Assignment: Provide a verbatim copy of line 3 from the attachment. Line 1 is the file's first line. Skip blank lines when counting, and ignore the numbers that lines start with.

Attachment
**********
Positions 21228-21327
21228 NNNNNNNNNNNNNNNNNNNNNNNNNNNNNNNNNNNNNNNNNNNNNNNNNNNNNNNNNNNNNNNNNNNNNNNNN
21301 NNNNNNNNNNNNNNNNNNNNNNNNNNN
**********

21301 NNNNNNNNNNNNNNNNNNNNNNNNNNN